Is Sinclair Seriously Seeking To Woo Tribune?


Is a major player in Charm City wooing a big media company in the Windy City?

According to Reuters, the answer is yes.

The news orgtribune-media-2017anization on Wednesday afternoon noted that Sinclair Broadcast Group has approached Tribune Media about a potential merger.

Reuters quoted “people familiar with the matter,” noting that any combination would be dependent on the FCC‘s expected relaxation of national ownership limits and a possible review of its subcap regulations.

Tribune Media declined to respond to Reuters’ request for comment; Sinclair did not respond by midday Wednesday (3/1).

Like the speculation regarding Sirius XM and Pandora Media and a possible return to unification talks, which now seem moot, Reuters said that, according to its anonymous sources, “the discussions between the companies are preliminary and there is no certainty they will lead to any deal.”

Investors saw past this, sending Tribune Media shares skyrocketing 8.3%, to $37.38, on Wednesday — even as the company reported Q4 earnings that missed the estimates of three analysts surveyed by Zacks Investment Research.

Sinclair is the much larger entity, with 173 television stations in 81 markets. Tribune has 42 O&Os — but it has WGN America and Tribune Studios. With broadcast television companies looking to expand their programming through their own content, Tribune Studios could be the key to Sinclair’s primary desire to merge with the Chicago-based company. Then, there is Tribune’s stake in the Food Network, which could also prove enticing to Sinclair.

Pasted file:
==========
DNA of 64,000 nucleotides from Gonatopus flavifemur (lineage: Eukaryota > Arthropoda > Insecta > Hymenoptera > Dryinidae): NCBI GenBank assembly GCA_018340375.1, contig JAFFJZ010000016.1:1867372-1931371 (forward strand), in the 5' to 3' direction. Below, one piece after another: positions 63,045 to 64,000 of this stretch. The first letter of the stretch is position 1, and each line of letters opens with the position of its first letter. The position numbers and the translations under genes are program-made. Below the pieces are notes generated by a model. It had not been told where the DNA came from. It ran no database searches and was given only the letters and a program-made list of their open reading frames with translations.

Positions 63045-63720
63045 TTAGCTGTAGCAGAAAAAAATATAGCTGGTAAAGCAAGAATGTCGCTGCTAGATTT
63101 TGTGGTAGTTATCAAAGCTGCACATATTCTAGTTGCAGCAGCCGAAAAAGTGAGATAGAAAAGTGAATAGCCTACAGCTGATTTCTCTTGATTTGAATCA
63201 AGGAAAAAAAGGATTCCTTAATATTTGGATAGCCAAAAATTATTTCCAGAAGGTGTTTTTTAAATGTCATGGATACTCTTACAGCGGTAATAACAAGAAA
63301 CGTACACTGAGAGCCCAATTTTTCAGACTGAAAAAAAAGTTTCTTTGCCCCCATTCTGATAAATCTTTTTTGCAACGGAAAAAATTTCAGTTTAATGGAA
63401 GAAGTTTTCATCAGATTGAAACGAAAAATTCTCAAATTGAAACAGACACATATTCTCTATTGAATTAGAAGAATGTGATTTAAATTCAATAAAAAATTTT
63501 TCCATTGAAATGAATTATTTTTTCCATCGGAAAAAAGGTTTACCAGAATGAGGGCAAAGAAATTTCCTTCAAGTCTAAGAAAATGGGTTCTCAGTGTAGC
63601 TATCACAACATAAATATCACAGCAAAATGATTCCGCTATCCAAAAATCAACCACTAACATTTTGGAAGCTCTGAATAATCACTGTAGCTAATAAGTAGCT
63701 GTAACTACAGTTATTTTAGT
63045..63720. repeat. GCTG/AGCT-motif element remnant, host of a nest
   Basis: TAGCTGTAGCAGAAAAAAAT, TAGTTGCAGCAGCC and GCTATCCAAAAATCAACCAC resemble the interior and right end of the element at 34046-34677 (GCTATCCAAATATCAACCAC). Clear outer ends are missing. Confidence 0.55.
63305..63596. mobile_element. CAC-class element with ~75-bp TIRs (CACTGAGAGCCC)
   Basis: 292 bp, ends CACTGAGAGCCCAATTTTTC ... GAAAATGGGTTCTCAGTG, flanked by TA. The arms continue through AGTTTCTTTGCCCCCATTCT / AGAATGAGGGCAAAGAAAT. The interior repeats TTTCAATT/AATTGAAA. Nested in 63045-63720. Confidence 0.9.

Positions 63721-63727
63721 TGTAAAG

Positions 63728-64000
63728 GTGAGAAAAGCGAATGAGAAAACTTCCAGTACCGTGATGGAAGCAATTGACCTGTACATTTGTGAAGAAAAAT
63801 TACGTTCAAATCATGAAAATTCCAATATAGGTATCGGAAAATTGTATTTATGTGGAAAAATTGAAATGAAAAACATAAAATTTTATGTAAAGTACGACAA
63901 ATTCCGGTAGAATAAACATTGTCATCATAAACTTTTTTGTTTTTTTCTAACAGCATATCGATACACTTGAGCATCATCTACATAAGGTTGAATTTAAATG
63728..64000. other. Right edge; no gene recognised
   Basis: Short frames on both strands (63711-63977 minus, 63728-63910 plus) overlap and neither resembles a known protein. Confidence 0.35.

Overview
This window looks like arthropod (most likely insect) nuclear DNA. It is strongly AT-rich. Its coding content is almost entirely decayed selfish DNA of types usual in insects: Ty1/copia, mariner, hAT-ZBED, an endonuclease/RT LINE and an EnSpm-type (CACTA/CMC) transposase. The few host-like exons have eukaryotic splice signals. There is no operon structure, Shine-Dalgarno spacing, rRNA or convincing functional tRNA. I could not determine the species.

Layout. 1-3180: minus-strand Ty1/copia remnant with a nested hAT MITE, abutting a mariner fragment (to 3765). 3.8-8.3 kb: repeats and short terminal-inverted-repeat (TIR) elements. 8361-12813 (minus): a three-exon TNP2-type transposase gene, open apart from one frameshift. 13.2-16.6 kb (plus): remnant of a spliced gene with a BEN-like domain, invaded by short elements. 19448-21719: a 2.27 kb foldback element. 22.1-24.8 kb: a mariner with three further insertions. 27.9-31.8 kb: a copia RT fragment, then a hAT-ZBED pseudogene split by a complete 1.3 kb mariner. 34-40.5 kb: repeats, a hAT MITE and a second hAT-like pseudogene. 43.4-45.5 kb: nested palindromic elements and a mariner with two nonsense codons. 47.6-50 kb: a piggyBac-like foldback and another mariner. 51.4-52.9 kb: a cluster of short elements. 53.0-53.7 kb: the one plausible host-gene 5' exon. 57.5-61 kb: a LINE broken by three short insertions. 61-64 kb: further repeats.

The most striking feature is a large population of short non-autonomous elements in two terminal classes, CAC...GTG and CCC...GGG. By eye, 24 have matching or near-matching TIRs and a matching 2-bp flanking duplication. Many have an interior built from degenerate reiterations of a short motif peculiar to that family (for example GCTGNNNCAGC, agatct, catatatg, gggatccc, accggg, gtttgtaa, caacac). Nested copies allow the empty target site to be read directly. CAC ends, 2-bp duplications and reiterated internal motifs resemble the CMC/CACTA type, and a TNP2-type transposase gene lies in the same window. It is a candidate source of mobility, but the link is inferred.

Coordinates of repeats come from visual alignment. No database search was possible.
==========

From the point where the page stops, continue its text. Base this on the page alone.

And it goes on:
Tribune is already above the national cap, with 44% U.S. Household reach; Sinclair has 38% U.S. Household reach.

The news comes as Peter Liguori, who took the reins as President/CEO of Tribune Media Co. in January 2013, stepped down from his role Wednesday (3/1) with the release of the company’s Q4 2016 and full-year earnings. A successor has not been named as of yet.


The owner of WGN-AM 720 in Chicago, newly unaffiliated WGN-9 in the Windy City, and such CW affiliates as WPIX-11 in New York and KTLA-5 in Los Angeles, saw its total operating revenue grow to $529.63 million, from $478 million during Q4. Three analysts surveyed by Zacks expected $596.1 million.

This led Tribune to swing to net income of $18.95 million (22 cents per share), from a net loss of $380.93 million (-$4.07) in Q4 2015.

Adjusted for one-time gains, Tribune’s EPS in Q4 was 85 cents, compared to 56 cents in the year-ago period.

The average estimate of three analysts surveyed by Zacks Investment Research was for earnings of 90 cents per share.

For FY2016, Tribune saw total operating revenue of $1.95 billion, up from $1.8 billion in 2015.

Its Adjusted EBITDA for 2016 came in at $531.1 million, up from $439.7 million.

Operating expenses, namely those seen in programming and in general and administrative sales, were down in Q4.

Meanwhile, retransmission revenue in Q4 came in at $89.2 million, up from $74.3 million in the year-ago period.

Tribune did not break out its political revenue but noted that Q4 revenue “was driven by a $68.3 million increase in net political advertising revenue.”